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a g r i c u lt u r e , f o r e s t r y , fishing research niosh and at 30 the CPS accurately reports the employment status of other segments of the AFF workforce, especially self-employed workers and unpaid family workers. Thus, with the caveat that directly hired and contract workers are not properly enumerated in the CPS, the other segments of the AFF workforce are likely to be accurately determined. In comparing the findings of the CPS with those of the FLS, it has been demon- strated that the FLS systematically reported hired farmworker employment about 30 percent higher than the CPS during the period 1984-1997 (Mines, 1998). The employer reports in the FLS are probably more accurate with respect to this seg- ment of the AFF workforce than the partial sample obtained by the CPS. A recent report by the Congressional Research Service provides updated infor- mation for the period after 1997 and confirms the earlier findings (Levine, 2007). As indicated in Table E-4, the FLS reports from employers regarding their hired farm workers are 29-55 percent larger than the findings from the CPS, as analyzed by the USDA Economic Research Service (ERS). Note that the ERS analysis includes hired farm workers at least 15 years old whereas findings published by the CPS are for workers at least 16 years old. The committee has identified other survey efforts that could be considered for specific, limited, single-purpose use when conducting surveillance of AFF sectors, including the Hired Farm Work Force report, the Current Employment Statistics, and the Census of Employment and Wages. The 5-year Census of Agriculture is considered separately below. TABLE E-4 Hired Farmworker Employment, 1998-2006, Annual Average Economic Research Service (ERS) Analysis of Current Population Survey (CPS) (at least 15 years old) versus Farm Labor Survey (all ages) Year Hired Farm Workers, ERS (CPS) Hired Farm Workers, QALS 1998 875 1,126 1999 840 1,162 2000 878 1,133 2001 745 1,125 2002 793 1,111 2003 777 1,072 2004 712 1,102 2005 730 1,062 2006 748 1,007 SOURCE: Levine, 2007, Table 1, p. CRS-10.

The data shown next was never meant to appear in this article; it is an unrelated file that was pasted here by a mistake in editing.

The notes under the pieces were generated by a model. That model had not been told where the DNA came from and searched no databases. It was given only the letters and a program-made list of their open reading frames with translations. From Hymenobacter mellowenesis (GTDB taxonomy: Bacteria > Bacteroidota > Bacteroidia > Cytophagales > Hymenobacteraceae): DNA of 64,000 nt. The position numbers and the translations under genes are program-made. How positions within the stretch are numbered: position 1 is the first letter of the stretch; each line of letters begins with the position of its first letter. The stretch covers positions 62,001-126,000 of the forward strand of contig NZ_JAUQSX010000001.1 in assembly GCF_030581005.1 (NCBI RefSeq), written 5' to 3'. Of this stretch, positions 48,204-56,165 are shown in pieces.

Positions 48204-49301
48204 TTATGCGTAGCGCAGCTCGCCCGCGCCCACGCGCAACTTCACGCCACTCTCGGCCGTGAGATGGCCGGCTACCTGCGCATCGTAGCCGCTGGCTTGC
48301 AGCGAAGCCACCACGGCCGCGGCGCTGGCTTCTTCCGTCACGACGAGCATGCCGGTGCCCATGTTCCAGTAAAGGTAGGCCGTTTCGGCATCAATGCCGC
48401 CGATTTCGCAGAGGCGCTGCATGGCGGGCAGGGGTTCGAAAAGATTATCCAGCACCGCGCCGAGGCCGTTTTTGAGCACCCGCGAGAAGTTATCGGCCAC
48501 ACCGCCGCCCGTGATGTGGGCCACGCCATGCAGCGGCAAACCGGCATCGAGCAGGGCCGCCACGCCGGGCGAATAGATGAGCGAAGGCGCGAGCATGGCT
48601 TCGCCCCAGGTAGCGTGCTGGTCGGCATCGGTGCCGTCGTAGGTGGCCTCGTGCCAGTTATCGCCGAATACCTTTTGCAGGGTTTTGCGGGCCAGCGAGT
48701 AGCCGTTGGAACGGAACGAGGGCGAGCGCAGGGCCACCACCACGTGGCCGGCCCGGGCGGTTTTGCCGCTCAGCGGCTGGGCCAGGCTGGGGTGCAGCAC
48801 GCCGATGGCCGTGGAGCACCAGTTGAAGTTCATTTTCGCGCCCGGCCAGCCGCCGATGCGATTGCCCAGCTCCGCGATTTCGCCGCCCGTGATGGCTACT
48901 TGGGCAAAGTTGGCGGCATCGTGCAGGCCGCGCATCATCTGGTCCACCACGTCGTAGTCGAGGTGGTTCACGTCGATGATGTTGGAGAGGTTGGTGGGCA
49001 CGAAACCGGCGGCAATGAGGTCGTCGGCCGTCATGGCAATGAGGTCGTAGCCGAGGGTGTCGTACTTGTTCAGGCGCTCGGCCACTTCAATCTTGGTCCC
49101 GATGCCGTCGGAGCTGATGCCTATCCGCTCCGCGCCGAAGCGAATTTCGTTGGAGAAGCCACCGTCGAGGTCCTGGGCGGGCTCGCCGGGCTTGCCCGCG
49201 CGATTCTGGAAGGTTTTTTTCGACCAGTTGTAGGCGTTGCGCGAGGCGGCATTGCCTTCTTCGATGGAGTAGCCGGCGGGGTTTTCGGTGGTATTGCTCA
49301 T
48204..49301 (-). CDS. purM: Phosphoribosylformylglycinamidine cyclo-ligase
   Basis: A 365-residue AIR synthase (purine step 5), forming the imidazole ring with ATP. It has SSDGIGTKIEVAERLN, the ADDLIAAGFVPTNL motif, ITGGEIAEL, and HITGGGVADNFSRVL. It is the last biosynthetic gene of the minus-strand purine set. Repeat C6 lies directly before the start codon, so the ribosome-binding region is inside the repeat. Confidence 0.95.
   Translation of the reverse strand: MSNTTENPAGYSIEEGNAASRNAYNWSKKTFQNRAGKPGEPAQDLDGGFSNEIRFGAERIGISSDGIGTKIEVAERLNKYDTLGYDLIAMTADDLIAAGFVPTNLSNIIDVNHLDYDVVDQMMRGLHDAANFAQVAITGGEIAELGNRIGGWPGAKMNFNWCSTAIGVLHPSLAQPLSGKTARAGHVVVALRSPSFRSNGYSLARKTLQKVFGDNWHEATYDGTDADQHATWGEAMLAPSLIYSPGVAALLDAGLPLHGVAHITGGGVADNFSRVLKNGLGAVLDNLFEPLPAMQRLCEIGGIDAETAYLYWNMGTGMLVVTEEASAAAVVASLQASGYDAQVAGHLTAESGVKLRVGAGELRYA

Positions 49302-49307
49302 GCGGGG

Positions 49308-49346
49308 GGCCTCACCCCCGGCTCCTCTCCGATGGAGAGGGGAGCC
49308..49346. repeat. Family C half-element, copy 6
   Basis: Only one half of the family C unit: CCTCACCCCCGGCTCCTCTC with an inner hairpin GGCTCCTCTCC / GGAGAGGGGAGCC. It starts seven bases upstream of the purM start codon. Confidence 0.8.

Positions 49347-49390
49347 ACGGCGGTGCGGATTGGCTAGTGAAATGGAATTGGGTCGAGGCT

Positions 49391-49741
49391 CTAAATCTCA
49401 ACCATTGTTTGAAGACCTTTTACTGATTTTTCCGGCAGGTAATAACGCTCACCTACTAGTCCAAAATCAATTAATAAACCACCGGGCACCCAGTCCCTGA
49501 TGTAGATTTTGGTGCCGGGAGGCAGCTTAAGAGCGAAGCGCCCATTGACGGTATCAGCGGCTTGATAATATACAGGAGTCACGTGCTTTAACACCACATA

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aPPendix e 3 THE HIRED FARM WORK FORCE The USDA ERS summary, The Hired Farm Work Force, sought to provide pe- riodic reports on the demographic and economic status of the nation’s hired farm laborers, but was discontinued after 1987 and replaced by the NAWS. The 2000 ERS report, Profile of Hired Farmworkers, 998 Annual Averages, has indicated that those analyses have important limitations, associated mainly with the difficulty of enumerating Hispanic farm laborers (Runyan, 2000). The data for these reports were derived from the CPS and regarded by scholars with the same degree of skep- ticism as the CPS (Larson, 2002). AMERICAN COMMUNITY SURVEY The ACS is the most recent initiative of the Census Bureau. It is a monthly survey of 100,000 randomly selected households designed to replace the “long form” of the Census. A major portion of the sample is rotated each month, and this enhances the statistical power of the findings by accumulating data for a sequence of several months. ACS uses the Census sample frame. Like those of the CPS, its sampling methods and survey methods lead to underreporting of hired farm laborers. However, the cumulative sample over many months yields findings that are more statistically stable than some findings of the CPS. CURRENT EMPLOYMENT STATISTICS The CES is a monthly survey of 160,000 businesses and government agencies, representing 400,000 worksites and seeks payroll and employment information for the week that includes the 12th day of the month. It is sometimes referred to as the payroll report of employment. All agricultural workers and self-employed workers are excluded. Therefore, the CES is not helpful for the purposes of the NIOSH AFF program. CENSUS OF EMPLOYMENT AND WAGES The BLS also compiles the CEW, which is based on the quarterly reports of monthly employment and quarterly total wages required of employers subject to unemployment insurance requirements. As in the case of other BLS employment data, monthly employment refers only to persons on the payroll during the pay period that includes the 12th day of the month.